In professional services, the client knows their business better than the consultant ever will. Therefore, if a consultant provides two options: a good one and an ok one, sometimes the client will still go with the ok solution because they know it has more chance of success despite the consultant’s insistence that the other solution is better. Even if the consultant is not considering the People and Process, the client will be.
What Can Patients Do?
The most productive relationships and best outcomes I have had with my clients is when they invest the time to learn all they can about the technology being implemented. Getting educated gives them the power to ask the right questions and get better solutions; they understand the strengths and weaknesses of different approaches and can challenge the consultant’s assumptions.
If, as a diabetic, you are keen to learn more about your disease and how it is treated, here is a blog article where I provide references to a raft of educational resources. It was using resources like this that allowed me to propose medications to my endocrinologist, based on the latest research, which seemed to lead to a better outcome. She considered my proposal, did her own research and, together we found a solution. This is how we continue to work today.
As a professional consultant with over 20 years experience, I understand the intricacies of working with clients to give them advice and steer them towards success. There are many great medical professionals out there but, based on what I see in diabetic forums and the language used in conferences, it is clear that some professionals could employ a consulting approach towards their patients.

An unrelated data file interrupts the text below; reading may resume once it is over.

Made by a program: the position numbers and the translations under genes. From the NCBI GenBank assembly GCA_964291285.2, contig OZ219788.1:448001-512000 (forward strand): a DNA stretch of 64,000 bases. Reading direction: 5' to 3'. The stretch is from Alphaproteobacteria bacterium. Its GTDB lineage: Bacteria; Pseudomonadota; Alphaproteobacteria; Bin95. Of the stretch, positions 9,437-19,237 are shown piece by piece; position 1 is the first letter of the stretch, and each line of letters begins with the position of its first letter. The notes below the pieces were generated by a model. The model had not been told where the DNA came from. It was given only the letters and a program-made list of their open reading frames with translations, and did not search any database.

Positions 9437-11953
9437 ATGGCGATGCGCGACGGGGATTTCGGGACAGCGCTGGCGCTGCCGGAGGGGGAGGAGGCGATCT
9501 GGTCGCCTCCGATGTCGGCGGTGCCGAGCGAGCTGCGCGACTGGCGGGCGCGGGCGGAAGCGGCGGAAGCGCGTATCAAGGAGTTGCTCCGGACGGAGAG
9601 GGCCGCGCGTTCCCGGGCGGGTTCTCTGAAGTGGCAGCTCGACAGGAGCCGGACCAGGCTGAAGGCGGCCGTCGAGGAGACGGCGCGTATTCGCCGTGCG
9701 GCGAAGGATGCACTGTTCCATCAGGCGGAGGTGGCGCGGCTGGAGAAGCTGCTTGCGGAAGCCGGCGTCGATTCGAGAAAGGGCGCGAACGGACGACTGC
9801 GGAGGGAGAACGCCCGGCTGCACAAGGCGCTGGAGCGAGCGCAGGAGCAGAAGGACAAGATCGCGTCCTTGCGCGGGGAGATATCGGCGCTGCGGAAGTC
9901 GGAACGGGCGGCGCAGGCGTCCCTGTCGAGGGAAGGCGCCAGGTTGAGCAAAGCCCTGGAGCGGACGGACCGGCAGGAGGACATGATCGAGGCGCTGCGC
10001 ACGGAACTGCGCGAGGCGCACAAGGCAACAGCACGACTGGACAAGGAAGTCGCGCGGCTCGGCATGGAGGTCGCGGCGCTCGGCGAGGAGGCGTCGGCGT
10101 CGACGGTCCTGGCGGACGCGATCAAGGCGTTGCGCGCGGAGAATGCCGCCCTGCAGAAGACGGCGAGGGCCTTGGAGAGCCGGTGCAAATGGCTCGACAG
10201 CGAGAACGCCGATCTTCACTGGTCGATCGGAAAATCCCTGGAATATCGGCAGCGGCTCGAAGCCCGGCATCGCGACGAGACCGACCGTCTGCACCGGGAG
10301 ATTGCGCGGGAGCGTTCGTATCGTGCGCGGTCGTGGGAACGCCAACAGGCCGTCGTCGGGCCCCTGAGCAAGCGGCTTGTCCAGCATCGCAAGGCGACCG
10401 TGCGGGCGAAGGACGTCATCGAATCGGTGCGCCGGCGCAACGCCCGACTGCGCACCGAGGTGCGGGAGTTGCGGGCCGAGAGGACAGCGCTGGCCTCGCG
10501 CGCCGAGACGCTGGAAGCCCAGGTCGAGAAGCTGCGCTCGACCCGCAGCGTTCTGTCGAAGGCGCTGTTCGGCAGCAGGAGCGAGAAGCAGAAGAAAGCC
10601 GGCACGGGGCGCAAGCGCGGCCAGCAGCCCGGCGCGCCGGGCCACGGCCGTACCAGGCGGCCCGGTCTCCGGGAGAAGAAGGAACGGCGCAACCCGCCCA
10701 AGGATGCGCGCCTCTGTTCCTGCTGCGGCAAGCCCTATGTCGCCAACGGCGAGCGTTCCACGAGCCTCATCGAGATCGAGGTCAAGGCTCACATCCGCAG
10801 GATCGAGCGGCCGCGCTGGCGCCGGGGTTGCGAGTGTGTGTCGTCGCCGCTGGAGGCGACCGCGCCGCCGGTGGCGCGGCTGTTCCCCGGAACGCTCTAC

While I could probably write enough to fill a book on professional consulting techniques and their application to medical professionals, I have limited this article to three key concepts:
- Treating a disease goes beyond medication. The phenotype of the disease for that individual, as well as their personal circumstances are crucial elements to consider
- Humility goes a long way in building a trust and rapport. Understanding that the doctor is simply someone being hired for their knowledge and skills is a good start to fostering such a relationship
- Despite the consultant believing they know all the answers, sometimes the patient will ignore the consultant’s advice and it is completely the right thing to do. The patient will always know more about their disease and their personal circumstances than the doctor will
Finally, as a patient, it is in your best interest to understand, as well as possible, your disease and the medication options. This will not only mean you can ask the right questions but also improves the prospect of working with your health case team for the best possible solutions.